Saturday, April 12, 2008

Sleeping Beauty : ABT

A.B.T. 's Sleeping Beauty in Chicago

Main floor free seat, major American company, full-length Sleeping Beauty; Good opportunity?But I had just seen a full-length Swan Lake by a sterling Russian troupe weeks ago and the images and sensations lingered on. This was quite different.

The first thing I noticed were the absolute rigidity of pose the secondary performers adopted; not just still but statue-like; or like painted figures in a child's story book. Every minimal move clearly determined; the stage a picture; no messy life-like behavior. And so what? Isn't this a fairy tale? Even more than Swan Lake this is clearly an elite child's box of dolls come to life. 1890 was the debut in Petersburg and I'm sure the Czar's lovely daughters were among the audience, or the lovely daughters of some other aristocratic family who were living a doomed life of fantasy with terror ready to break in at any time. Tchaikovsky's ballets all have a sense of that underlying horror that lurks outside.

In this odd production, the lurkers -- the evil fairy and her bug-like minions have all the scariness required to disrupt and threaten. I came to life when they arrived. Maybe this was going to be fun after all. It was.

The bugs did their work and the sleepy head was carried off, and the cardboard figures mimed incomprehesibly and danced quite well, all said.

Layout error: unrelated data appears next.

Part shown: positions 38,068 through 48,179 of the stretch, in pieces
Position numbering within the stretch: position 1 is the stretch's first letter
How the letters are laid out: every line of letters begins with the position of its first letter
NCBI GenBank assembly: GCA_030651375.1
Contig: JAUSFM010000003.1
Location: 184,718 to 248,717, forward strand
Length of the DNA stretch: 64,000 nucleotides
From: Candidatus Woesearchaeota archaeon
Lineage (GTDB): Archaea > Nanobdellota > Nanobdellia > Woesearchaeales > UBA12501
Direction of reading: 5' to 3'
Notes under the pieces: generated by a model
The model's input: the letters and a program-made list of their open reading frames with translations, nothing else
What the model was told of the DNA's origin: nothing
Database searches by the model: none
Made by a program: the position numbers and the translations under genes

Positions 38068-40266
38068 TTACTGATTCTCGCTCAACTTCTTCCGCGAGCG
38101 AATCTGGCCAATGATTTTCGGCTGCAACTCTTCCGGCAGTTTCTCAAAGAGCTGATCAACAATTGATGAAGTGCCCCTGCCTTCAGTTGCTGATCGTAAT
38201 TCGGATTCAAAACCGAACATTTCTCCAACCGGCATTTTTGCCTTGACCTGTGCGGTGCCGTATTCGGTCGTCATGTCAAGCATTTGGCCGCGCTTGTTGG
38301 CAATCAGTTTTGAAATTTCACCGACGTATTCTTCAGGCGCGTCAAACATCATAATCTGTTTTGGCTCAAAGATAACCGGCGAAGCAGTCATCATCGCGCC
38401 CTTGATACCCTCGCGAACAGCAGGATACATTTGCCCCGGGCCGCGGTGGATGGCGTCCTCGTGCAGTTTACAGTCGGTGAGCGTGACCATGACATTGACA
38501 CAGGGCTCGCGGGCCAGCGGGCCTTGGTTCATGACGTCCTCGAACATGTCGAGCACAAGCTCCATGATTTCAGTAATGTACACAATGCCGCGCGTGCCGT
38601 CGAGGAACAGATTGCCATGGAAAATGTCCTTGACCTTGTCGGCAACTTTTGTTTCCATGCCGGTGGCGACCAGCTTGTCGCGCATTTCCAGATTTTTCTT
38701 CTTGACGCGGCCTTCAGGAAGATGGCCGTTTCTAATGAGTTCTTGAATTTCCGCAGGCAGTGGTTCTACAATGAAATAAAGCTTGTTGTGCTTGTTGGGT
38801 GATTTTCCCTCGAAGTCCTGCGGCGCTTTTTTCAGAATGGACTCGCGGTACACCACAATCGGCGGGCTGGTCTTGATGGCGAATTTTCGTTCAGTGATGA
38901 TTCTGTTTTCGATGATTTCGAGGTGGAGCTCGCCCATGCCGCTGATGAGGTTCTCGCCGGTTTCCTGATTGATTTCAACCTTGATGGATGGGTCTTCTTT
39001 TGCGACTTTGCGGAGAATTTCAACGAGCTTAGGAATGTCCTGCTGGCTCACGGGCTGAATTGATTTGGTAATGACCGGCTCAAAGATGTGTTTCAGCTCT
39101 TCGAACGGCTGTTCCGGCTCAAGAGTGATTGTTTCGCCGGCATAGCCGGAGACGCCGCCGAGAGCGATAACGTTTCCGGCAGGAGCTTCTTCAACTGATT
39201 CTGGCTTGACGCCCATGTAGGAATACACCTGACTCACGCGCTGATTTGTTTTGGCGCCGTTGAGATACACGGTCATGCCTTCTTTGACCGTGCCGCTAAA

Really, in these overlong dramas it's just about enjoying the set pieces as they unroll; the high point for me was the entry of the male dancers and Sid Smith got it right in his Tribune review, so I'll just quote him:

The charismatic Carreno remains a sure-footed, comfortable star, a study in soft landings, clean technique and effortless control. He and the hunters, in their romp that opens Act II, take over the stage with an exhilarating rush.

There was a lot more to enjoy in this production, and the company just got better as time went by, so there were grand, gay, and sweet moments throughout. And a lot of misfires as well -- literally with a bizarre rocket blast that seemed strangely disconnected to the actual witch it was meant to transport...

I can't really say I was enlightened by the quirks of staging. I think choreography by committee is not usually successful. How does anyone interpret the switching of period costumes back and forth -- yes, I read the note that said it was the hundred-year sleep of the beauty, but it was just a device to get a different costume theme going as far as I could see...

But I am not a cranky purist, and I like attending performances that are vital and exhilarating. This A.B.T. show was energetic from start to finish. If I didn't get much of a sense of coherence in the action, and if it was more about technique than about the shadings, i enjoyed watching this first class dancing machine give us their (almost) best.

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